Loss of Privacy Rights: Think Twice Before DNA Ancestry Testing
Nearly 40 years ago, an infamous serial killer sparked fear in the United States. Deemed the “Golden State Killer,” the murderer claimed countless lives yet was never caught. He seemed to simply disappear without a trace, and his terrible crimes were stamped cold cases as decades went by with no clear suspect. Flash forward to April 24, 2018, and the murderer has finally been caught, perhaps with the help of your own DNA. Police and crime investigators arrested Joseph James DeAngelo after using an online DNA testing site called GEDmatch to investigate genetic profiles. The information collected from the genetic database of GEDmatch led to DeAngelo’s capture and criminal charges for 12 murders and over 50 rapes that occurred throughout the 70s and 80s (1).
The arrest of such an infamous murderer-rapist is highly laudable; however, the method through which information was gathered that led to this arrest has sparked intense bioethical debate because it involved secondary use of personal identifiable genetic information. Although criminal investigators have been using DNA analysis for decades, the Golden State Killer case is noteworthy because the condemning genetic information gathered that solved the case was not obtained from a forensic resource created specifically for criminal justice purposes as in the past. Genetic material collected from private individuals for commercial purposes was utilized--without the direct permission of the persons who had unwittingly supplied the DNA. The public is now turning its eye to the ethics of mining genealogy data for crime solving and many are concerned about the privacy of one’s personal genetic code. Do DNA testing companies have the right to use/give-out genetic information which was originally collected for personal/commercial purposes? Suddenly, sites such as “23andMe” and “Ancestry.com” no longer look so fun and innocent. By sending in your saliva to discover your ancestry, you may be giving away your genetic information and that of your relatives (who had no say in the matter) to scientists and crime investigators.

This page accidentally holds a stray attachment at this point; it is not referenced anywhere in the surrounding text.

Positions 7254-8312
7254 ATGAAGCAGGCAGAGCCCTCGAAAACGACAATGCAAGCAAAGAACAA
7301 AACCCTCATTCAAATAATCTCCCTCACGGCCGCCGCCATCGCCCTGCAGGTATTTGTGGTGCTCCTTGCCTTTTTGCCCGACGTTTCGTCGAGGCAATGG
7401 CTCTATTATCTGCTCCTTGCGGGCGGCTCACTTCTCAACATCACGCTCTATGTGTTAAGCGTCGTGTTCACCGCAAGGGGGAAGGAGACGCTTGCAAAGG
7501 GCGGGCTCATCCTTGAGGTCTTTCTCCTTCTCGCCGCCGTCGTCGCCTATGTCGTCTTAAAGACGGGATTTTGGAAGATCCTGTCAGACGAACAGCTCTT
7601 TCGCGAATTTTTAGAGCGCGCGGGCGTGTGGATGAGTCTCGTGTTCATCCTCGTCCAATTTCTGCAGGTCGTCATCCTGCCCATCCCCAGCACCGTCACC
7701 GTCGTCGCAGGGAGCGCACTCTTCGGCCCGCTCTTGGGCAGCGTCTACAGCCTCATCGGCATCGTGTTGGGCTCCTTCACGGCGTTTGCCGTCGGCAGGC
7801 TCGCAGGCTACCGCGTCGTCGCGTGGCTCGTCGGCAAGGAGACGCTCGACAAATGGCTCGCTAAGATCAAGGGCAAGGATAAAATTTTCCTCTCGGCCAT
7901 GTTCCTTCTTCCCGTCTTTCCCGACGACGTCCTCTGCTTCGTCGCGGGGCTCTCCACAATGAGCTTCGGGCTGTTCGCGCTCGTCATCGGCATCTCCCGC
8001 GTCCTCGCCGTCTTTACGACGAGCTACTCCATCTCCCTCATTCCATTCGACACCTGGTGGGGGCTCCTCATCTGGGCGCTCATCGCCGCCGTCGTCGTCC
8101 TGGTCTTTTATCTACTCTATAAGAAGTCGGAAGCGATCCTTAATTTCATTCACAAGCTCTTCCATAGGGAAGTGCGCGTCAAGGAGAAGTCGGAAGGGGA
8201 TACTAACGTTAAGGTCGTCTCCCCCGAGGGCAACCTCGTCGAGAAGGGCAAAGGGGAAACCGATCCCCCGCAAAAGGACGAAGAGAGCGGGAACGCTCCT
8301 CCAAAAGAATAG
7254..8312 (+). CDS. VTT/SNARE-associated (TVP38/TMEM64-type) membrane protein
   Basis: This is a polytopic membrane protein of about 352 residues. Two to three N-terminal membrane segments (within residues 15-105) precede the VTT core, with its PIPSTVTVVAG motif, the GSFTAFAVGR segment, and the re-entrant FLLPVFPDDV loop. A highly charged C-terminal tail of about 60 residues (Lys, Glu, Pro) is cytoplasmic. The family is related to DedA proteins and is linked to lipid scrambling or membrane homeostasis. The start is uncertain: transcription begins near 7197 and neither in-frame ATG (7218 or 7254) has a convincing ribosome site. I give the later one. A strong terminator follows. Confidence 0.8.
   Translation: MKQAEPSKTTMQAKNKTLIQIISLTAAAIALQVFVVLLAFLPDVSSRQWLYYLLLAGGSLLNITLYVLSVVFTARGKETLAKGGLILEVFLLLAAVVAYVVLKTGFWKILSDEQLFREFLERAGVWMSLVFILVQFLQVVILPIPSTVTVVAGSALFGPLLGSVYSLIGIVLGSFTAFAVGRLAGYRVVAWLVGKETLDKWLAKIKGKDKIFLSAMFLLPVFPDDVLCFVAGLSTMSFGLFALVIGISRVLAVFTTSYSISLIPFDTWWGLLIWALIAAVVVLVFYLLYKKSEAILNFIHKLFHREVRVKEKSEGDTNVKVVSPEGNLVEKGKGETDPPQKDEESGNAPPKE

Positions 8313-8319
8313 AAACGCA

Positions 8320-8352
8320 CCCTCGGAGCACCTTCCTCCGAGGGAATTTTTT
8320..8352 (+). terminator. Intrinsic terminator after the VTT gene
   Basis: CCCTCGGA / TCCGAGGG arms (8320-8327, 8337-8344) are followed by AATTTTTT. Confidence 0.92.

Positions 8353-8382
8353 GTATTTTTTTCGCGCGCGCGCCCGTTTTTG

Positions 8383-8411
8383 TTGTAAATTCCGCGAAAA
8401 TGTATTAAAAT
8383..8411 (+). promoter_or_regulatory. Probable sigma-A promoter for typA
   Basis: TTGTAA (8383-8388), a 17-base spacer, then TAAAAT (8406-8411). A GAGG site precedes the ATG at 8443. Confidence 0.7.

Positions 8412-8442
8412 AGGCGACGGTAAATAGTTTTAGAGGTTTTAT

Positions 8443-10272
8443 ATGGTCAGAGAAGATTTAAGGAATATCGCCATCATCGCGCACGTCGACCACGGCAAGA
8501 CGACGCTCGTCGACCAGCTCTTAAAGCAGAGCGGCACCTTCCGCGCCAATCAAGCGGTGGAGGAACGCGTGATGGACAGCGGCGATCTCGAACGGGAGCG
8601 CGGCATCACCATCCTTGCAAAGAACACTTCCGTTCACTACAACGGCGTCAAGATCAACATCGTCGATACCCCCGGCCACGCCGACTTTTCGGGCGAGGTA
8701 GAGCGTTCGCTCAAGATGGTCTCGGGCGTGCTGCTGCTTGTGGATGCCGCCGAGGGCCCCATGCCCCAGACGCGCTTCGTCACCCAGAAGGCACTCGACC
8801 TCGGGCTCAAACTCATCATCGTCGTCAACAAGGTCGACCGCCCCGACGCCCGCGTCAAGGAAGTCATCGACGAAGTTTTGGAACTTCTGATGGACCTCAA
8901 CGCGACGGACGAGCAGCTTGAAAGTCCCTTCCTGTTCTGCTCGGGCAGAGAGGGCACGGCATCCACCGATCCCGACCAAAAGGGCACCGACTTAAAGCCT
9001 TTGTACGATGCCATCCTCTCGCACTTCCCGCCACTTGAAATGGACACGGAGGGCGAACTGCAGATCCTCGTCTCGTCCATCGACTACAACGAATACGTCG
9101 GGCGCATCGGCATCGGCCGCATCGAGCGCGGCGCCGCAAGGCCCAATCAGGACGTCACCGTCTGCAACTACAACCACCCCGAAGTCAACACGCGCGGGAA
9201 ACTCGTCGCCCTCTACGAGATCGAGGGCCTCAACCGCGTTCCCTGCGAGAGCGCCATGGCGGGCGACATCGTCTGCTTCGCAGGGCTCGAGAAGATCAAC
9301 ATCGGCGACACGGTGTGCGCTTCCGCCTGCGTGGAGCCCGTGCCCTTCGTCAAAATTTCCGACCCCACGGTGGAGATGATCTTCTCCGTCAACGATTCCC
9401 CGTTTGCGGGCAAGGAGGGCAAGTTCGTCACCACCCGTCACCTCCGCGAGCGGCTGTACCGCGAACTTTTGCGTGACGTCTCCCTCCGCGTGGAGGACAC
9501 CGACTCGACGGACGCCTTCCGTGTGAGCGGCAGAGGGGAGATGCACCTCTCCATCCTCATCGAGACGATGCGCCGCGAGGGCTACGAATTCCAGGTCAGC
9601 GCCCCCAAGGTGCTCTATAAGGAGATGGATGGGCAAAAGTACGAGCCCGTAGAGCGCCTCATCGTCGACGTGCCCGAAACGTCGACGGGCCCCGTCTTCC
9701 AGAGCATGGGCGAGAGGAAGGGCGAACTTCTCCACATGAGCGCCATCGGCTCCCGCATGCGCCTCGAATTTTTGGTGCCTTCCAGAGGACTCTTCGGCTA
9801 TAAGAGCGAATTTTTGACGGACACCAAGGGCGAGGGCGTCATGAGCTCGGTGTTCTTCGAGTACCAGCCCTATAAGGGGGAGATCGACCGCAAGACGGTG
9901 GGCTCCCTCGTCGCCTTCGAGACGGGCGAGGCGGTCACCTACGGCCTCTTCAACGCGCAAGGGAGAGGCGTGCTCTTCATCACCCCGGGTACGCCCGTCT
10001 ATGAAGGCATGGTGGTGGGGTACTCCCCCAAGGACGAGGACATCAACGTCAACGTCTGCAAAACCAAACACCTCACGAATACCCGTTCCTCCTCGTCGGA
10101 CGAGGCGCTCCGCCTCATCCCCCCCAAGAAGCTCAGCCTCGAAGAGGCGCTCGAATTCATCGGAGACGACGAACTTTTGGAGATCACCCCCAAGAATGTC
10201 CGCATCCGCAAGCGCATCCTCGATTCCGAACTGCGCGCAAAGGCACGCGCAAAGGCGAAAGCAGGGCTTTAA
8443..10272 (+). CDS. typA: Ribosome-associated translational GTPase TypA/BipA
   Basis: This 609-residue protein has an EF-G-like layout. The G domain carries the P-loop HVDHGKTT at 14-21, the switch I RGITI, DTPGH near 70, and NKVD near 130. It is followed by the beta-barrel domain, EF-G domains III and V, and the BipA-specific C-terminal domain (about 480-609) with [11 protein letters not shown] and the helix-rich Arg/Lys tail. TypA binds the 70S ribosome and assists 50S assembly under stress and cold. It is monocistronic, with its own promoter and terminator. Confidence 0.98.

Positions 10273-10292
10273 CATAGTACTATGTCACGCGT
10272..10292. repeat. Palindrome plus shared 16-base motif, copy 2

Over the past few years, more than 1.2 million people have sent their saliva to be tested at 23andMe and other genealogy sites to learn about their genetics. However, not everyone is aware of the significance of simply sending off one’s DNA in a nicely-labelled box to these companies (2). Some people, having recently learned of the potential non-consent uses of their DNA, have declared that companies are breaking constitutional and contract-based privacy rights. They argue that they are paying for a service with a specific end-result and crime investigators should not be allowed to unlawfully search and seize their collected data for other unintended purposes. However, according to ethical scientists Benjamin E. Berkman, JD, MPH; Wynter K. Miller, JD; Christine Grady, RN, PhD, authors of “Is It Ethical to Use Genealogy Data to Solve Crimes?,” collecting genetic information from website databases may not count as a "search" under the Fourth Amendment because of the "abandonment doctrine." This doctrine holds that anything discarded, including material that holds your DNA, isn't protected under privacy laws. Benjamin Berkman, head of the ethics of genetics and new technologies at the National Institutes of Health’s Department of Bioethics, states that under this legal theory, people have no reasonable expectation of privacy once a material, such as a hair clipping or a used napkin, is ‘abandoned.’ "When you upload your data, it's sort of like you're throwing away a toothbrush," Berkman said. "Legally speaking, I'm not sure that you should have an expectation of privacy" (3). In simple terms: once it’s gone... it’s gone, and this unfortunately applies to your personal genetic information once you send it off to a genealogy site. A bioethical, public conversation is starting as to whether we should hold DNA uploaded onto genealogy websites to the same privacy laws as DNA abandoned in public spaces. Courts in civil and criminal investigations have allowed law enforcement officials to test and utilize DNA left behind in various settings, and, therefore, it can be argued that since users of sites, such as 23andMe, voluntarily upload their DNA into these online commercial databases, this “abandoned” material may be used without the necessity of direct consent (4).